My vehicle requires antifreeze which meets Ford spec ESE-M97B44-A. I have two unopened gallons of Prestone antifreeze (yellow jug) which do not have any compliance specs on the label. I’ve Googled the above number, and found statements about yellow and green coolants. The stuff I’ve got is yellow-green, but not St. Patty’s day green.
It would appear to me – and my Google-fu – that the green stuff is the original formulation, and the yellow stuff is the extended life formulation. The spec you quoted seems to be for the original formulation. So, at a minimal your coolant must meet the older formulation. The newer stuff is better, however those benefits (life, corrosion protection) are not available if you mix with older formulation.
Did you find your answer?
This was on the prestoneFAQ page
. What automobile industry specifications do your antifreezes meet or exceed?
A. Prestone® Antifreeze/Coolant meets or exceeds the performance requirements of the following specifications:
* ASTM D3306
* SAE J1034
* GM 1825M
* Ford ESE M97B44-A
* Chrysler MS7170
* General Services Administration CID A-A-52624
Prestone® Extended Life 5/150 Antifreeze/Coolant meets or exceeds the following industry standards and specifications:
* GM 6277M
* Ford WSS-M97B44-D
When tested in ASTM D 1384, D 4340, D 2570, and D 2809, Prestone® Extended Life 5/150 Antifreeze/Coolant will meet the chemical, physical property characteristics and performance requirements of the following standards and specifications:
* GM 1825M
* GM 1899
* Ford WSE-M97B44-A
* Ford ESE-M97B44-B
* DaimlerChrysler MS 7170 and MS 9769
* General Services Administration A-A-52624
* ASTM D 3306
* SAE J 1034
* ASTM D 4985
If the antifreeze in question does not have any claim to be extended-life, it almost certainly is conventional (IAT) which would make it the right stuff. Color is only helpful within a given brand, from brand to brand there are no standards or universal conventions about what color dye they use.
Ford ESE M97B44-A?
Eeny-meeny-miney-mo. Pick a coolant by the toe. What happened in the coolant industry to have such goofy designations? It’s so simple with motor oil - if the manufacturer says to use grade SG or better, it’s easy to understand that you need to use SG, SH, SI, SJ, and so on. and that coding applies to pretty much any engine on the continent, regardless of who made it, and any brand of oil.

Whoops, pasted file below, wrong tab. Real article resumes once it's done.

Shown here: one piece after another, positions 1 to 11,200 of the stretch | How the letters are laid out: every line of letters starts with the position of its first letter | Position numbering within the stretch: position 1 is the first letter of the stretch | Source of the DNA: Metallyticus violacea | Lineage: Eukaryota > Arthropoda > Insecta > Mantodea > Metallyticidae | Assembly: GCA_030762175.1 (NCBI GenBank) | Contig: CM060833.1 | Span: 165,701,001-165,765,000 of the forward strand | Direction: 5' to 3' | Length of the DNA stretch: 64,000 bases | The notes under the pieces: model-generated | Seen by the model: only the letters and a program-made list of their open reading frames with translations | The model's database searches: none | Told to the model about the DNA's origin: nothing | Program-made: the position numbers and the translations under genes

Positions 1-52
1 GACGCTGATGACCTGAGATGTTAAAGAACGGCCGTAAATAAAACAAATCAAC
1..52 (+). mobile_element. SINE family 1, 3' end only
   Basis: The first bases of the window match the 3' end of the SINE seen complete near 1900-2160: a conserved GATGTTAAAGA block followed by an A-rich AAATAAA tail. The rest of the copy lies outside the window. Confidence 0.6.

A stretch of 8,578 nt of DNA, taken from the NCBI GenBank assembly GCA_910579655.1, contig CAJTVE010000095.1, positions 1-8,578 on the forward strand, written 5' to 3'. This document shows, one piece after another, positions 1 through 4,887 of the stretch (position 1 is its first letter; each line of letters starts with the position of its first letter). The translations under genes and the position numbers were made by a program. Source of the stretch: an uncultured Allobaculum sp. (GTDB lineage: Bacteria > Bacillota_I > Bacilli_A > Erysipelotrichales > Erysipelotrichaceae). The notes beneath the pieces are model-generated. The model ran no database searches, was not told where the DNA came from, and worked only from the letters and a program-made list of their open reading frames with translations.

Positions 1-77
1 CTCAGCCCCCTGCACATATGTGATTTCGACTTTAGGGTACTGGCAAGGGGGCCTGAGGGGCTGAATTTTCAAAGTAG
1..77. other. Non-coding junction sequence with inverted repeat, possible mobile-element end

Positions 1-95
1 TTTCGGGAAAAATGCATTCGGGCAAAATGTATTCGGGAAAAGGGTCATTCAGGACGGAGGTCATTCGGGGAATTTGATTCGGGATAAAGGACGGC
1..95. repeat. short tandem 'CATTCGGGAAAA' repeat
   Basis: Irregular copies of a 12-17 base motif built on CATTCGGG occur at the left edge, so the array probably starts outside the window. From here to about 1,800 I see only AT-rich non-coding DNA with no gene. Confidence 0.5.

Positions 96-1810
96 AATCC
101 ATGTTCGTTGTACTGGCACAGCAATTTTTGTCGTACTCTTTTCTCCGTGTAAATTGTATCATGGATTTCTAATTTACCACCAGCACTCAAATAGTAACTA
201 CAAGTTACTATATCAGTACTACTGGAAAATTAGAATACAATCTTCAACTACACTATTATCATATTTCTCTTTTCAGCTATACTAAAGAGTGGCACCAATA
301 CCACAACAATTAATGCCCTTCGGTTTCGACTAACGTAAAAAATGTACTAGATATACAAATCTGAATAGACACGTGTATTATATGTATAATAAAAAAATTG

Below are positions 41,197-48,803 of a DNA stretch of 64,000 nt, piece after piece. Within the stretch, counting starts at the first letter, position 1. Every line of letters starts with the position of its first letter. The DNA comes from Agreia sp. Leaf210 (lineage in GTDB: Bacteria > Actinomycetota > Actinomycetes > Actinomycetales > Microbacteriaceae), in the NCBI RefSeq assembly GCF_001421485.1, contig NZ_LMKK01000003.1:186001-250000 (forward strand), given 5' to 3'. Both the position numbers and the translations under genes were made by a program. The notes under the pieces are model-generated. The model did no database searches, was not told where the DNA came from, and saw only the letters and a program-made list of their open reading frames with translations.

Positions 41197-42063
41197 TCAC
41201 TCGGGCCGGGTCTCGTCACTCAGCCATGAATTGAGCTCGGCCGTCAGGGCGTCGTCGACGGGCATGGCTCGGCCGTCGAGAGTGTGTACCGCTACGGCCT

But for coolant, what’s going on with ESE, WSE, etc and the -whatever letters, and a different spec per manufacturer? How did we get a simple and coherent standard for oil, while coolant is a no-man’s land with dozens of different specs?
Those designations don’t reflect the coolant industry, they reflect how Ford likes to label things. Those are strictly Ford numbers. GM has its own designations for specs, as do most car makers. Collect them all and win a prize.
Nowadays there are three basic types of coolant for passenger cars. They are IAT (inorganic acid technology - “conventional”), OAT (organic acid technology - Dexcool type), and HOAT (hybrid organic acid technology - “European” type).
Oil is not as simple as just the API grades you’ve related. There are also ratings by ILSAC, ACEA, SAE, etc. In a nutshell, new technology and new designs in engines have required new technology and formulation in oil and coolant, so it’s all more complicated than it was decades ago.
Thanks. I was attempting to go by the information on Prestone’s website, but of course they aren’t showing the same jug I bought a few years ago, and further muddy the overflow tank with ‘yellow’ and ‘green’ for a product that’s really kinda both.
Of course, it would be way too easy to put a given ‘color’ of antifreeze in a like colored jug, right?